Sue and Martin in Mallorca 2019

Sue and Martin in Mallorca 2019
On the Archduke's Path in Mallorca

Thursday 30 April 2009

Wednesday 29 April 2009 - Deepest Cheshire, from the Drovers Arms, Over Peover

Here's another good old English name for you, Mike.  Actually, the Drovers Arms is situated half way between Over Peover and Lower Peover (aka 'Superior' and 'Inferior').  The 'o' is pronounced as an 'e'!


We arrived half an hour early for this evening walk, so with plenty of time to sample the 'Black Sheep' ale. 

Andrew had been inexplicably passed in a lay-by. He is usually in-situ at the start point, enjoying a beer.  "Attending to important business", I surmised, or "reccying the route".  (Andrew was tonight's leader, and he likes to be well prepared...)

We were greeted, entirely unexpectedly, by Ian C - one of my old UMIST contemporaries.  He works nearby and had made good use of the Drovers 'Early Bird' menu to fuel himself for his first appearance on one of our walks for several years.

Andrew lumbered in and downed some ale whilst breathlessly explaining "...eating my tea...important business...reccying the route...".  Retirement sees him as busy as ever, bravely multitasking whilst fervently attempting to keep all his balls in the air.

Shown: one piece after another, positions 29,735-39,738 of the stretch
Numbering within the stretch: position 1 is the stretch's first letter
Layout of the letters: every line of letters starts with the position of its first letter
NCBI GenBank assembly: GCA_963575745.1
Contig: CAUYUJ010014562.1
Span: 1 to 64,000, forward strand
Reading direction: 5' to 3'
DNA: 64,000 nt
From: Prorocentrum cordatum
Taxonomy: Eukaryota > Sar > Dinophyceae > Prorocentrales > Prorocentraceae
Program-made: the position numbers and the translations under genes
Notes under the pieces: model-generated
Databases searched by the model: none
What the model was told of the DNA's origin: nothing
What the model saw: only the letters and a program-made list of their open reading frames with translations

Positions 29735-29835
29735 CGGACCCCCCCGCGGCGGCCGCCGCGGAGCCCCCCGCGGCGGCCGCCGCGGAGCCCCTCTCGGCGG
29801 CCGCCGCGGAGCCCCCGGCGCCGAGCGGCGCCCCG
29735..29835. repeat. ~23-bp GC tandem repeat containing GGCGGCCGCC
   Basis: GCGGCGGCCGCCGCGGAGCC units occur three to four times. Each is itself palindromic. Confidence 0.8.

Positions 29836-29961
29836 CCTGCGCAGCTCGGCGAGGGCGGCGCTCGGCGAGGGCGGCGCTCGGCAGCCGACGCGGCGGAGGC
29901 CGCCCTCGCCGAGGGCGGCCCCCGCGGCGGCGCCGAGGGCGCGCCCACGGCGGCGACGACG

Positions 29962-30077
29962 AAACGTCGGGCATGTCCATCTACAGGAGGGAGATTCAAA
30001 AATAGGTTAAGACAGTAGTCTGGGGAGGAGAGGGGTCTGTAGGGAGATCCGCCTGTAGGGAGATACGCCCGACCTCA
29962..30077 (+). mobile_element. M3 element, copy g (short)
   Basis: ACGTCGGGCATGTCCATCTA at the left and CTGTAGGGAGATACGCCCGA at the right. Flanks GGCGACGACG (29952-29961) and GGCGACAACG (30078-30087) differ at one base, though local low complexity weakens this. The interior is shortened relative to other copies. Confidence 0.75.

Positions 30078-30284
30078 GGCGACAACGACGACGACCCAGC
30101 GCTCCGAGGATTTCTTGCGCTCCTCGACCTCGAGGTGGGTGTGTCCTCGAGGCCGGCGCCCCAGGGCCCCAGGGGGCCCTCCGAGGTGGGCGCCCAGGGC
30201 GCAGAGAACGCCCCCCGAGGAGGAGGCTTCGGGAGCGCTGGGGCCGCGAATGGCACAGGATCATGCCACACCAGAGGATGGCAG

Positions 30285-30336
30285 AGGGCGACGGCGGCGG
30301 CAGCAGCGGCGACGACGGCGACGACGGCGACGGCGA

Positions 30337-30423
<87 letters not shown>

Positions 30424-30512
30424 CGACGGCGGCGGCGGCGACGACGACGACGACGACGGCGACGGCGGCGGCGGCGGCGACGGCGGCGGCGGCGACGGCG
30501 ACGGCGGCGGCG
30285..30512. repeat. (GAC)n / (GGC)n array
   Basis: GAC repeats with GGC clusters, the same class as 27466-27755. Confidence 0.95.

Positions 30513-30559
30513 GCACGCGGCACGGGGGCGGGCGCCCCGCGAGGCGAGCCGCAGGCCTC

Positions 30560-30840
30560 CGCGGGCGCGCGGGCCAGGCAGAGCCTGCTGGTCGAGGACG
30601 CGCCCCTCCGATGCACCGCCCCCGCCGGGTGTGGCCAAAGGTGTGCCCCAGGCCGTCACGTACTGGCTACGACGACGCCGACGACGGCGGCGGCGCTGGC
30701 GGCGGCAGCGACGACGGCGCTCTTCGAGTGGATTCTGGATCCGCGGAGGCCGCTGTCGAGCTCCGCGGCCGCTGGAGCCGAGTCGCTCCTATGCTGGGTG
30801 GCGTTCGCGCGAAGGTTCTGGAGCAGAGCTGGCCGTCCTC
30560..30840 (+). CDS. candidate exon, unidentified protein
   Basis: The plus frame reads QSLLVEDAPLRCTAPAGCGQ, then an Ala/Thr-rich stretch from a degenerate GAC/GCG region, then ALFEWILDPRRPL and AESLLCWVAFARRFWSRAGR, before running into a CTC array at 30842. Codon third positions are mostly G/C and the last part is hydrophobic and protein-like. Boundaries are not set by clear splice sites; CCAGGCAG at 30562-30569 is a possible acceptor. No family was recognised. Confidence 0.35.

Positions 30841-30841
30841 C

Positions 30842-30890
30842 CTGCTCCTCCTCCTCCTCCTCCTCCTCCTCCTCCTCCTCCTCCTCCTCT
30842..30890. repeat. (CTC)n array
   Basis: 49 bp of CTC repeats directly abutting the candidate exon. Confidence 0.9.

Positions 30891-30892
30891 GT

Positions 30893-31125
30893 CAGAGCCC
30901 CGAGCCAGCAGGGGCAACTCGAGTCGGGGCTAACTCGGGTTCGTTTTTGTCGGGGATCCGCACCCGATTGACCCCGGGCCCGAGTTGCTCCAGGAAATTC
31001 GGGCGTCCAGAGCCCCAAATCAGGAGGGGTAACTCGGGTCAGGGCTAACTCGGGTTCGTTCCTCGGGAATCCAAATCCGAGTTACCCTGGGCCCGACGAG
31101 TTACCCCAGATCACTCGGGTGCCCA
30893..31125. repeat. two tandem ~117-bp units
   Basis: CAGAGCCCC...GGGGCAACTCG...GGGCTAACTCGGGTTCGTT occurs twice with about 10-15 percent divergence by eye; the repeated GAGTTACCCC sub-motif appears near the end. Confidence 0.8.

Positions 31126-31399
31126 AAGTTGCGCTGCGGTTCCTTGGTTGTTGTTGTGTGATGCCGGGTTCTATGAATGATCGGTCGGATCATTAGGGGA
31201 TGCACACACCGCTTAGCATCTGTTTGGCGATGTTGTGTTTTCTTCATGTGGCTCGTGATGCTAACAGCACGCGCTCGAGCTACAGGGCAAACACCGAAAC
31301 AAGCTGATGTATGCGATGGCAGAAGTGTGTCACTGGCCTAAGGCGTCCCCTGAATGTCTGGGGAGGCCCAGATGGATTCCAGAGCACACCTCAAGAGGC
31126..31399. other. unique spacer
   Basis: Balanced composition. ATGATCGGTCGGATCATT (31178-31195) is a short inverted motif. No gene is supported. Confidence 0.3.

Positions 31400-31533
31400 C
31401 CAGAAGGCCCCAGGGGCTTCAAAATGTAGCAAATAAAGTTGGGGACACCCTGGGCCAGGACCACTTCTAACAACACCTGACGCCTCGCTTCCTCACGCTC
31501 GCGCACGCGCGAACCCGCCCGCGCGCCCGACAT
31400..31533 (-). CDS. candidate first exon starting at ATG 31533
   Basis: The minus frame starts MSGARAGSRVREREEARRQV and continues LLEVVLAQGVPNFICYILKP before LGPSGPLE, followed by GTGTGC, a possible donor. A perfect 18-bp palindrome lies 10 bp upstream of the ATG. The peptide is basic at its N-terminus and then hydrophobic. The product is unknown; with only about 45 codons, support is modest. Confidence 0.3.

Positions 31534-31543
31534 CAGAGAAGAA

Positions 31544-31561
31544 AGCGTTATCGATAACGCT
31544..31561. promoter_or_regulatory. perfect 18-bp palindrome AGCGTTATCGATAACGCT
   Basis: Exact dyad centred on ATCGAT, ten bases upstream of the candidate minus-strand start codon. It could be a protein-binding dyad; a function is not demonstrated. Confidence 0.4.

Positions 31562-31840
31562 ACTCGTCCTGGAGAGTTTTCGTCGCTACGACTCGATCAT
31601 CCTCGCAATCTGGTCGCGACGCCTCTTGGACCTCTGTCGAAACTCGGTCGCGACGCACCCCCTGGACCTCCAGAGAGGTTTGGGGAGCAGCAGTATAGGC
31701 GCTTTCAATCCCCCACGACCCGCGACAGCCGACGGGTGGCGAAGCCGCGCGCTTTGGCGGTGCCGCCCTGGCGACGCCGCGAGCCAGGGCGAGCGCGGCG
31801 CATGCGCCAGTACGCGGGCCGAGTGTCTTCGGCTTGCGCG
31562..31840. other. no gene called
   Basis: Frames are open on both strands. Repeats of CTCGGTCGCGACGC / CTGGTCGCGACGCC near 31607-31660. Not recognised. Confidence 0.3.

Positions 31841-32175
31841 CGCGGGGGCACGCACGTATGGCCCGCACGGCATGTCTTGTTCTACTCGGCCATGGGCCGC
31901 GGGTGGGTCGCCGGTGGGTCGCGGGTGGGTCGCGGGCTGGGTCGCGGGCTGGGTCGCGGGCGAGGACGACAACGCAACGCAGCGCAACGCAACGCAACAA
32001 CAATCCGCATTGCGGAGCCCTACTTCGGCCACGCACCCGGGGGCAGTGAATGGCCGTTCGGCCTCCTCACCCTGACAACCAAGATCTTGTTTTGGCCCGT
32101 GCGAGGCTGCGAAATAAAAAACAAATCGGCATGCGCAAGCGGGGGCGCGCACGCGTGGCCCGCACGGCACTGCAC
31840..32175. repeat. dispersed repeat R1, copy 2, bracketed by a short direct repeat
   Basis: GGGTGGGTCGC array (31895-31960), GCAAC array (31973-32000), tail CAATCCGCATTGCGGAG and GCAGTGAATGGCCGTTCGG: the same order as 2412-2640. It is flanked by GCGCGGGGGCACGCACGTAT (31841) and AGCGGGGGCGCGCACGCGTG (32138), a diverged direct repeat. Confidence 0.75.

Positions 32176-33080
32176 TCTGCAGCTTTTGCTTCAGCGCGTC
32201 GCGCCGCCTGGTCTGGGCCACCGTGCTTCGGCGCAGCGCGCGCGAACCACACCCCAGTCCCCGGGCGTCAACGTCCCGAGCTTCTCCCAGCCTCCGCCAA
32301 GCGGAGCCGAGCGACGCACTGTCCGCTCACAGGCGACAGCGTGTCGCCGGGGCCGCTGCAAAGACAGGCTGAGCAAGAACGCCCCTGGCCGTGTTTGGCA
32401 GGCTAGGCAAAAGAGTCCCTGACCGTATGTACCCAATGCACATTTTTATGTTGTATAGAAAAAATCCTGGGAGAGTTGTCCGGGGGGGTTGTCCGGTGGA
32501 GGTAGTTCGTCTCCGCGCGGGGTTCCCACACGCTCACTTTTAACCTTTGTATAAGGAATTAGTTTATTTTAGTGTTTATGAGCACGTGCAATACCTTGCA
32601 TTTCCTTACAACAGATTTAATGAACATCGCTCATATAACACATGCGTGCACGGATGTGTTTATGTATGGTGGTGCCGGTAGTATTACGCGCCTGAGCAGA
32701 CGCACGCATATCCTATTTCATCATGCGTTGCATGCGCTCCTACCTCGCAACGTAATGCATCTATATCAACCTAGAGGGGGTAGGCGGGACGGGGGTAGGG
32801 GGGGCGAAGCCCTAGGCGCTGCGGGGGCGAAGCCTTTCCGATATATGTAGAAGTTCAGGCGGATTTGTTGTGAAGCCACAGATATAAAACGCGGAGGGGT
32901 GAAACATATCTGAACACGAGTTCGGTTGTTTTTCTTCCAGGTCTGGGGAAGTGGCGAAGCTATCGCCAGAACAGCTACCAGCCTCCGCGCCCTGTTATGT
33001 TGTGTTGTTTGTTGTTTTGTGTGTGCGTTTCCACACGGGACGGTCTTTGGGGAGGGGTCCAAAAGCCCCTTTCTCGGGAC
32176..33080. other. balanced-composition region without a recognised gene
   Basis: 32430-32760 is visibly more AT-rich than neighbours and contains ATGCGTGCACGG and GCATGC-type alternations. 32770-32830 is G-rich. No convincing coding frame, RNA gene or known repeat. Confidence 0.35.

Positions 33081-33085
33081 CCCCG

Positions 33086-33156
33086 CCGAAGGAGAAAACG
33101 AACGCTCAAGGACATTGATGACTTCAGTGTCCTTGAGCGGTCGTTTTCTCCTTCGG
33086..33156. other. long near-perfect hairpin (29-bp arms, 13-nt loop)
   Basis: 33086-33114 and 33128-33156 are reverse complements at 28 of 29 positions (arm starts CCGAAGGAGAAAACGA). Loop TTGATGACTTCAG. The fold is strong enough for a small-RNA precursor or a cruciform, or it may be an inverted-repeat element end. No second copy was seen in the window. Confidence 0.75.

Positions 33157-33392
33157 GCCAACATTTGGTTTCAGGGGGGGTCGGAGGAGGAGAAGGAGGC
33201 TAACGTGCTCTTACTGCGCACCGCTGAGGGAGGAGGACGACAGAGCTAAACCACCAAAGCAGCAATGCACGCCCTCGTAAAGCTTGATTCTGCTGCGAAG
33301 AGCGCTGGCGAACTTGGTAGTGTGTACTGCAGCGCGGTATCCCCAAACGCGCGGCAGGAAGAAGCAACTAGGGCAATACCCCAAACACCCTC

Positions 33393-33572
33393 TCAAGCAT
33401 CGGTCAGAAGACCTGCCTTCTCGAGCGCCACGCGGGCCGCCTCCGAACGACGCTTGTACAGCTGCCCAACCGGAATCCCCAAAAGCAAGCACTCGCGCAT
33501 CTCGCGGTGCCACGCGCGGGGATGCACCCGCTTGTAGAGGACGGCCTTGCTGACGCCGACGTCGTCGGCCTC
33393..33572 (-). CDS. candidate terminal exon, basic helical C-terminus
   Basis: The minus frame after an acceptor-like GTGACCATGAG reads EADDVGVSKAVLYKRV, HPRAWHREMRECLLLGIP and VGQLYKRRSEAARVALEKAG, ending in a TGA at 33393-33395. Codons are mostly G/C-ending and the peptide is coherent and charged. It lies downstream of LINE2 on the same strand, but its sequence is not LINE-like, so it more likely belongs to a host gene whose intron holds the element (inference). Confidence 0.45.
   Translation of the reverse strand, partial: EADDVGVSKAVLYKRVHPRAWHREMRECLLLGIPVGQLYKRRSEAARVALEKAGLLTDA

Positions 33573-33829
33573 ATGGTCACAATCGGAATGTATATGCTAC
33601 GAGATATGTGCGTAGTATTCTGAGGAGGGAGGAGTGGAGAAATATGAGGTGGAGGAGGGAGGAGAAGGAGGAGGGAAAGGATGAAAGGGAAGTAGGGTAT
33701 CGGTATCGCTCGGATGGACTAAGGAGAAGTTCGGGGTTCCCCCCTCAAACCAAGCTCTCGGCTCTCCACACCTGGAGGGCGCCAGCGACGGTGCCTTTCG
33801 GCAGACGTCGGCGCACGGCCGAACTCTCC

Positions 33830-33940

He led off into a field.  "Keep low" he advised, "as soon as they spot us the six horses will gallop towards us."  He had done his homework - they did just that; they just wanted to be friends with us.


The route took us along quiet lanes in the late sun under a darkening blue sky.  Richard had 'joke fever' - it's a shame I can't remember any of them (well, on second thoughts!), and Jenny and Andrew had developed strange walking styles.


The hedgerows and woodland paths now bulge with garlic mustard, greater stitchwort and yellow archangel, as well as the violets and anemones that have accompanied us over recent weeks.  The woodland areas have swathes of bluebells, and in the fields the dandelions are nearly over.


We discovered that Ian had joined us simply to escape from his mother in law, and that Andrew knew the area well - he kept darting off the main paths to avoid boggy sections that he blamed on 'The Hunt'.

Past extensive glass-houses full of chrysanthemums we strolled, under huge trees with noisy birds - buzzards, crows and pigeons, near the converted barns that Andrew so despises, and beside a country residence with a helicopter and more friendly horses outside.

Dusk fell, over lush woods and Cheshire fields, some deep with growth, others sporting brown scrub and a tree-laden skyline.


Luckily the fading daylight and the crescent moon provided sufficient light for the torch batteries (yes, we had one torch between 6 of us) to be utilised in Andrew's failing GPS unit, which seemed to hold the key to avoiding a night out 'lost in Cheshire'!

The Drovers Arms was dark and empty when we returned, but a barman appeared to serve us before locking up as we left at 10 pm.  As last week, we were the only customers after returning from our evening walk, and the future of some of these pleasant country pubs is starting to become a worry.  They need more business.

Tonight's 8 km route with minimal ascent (it's the Cheshire plain, after all) is shown below.  It took about 2 hours.


Our evening walks programme is here.  Anyone is welcome to join us.

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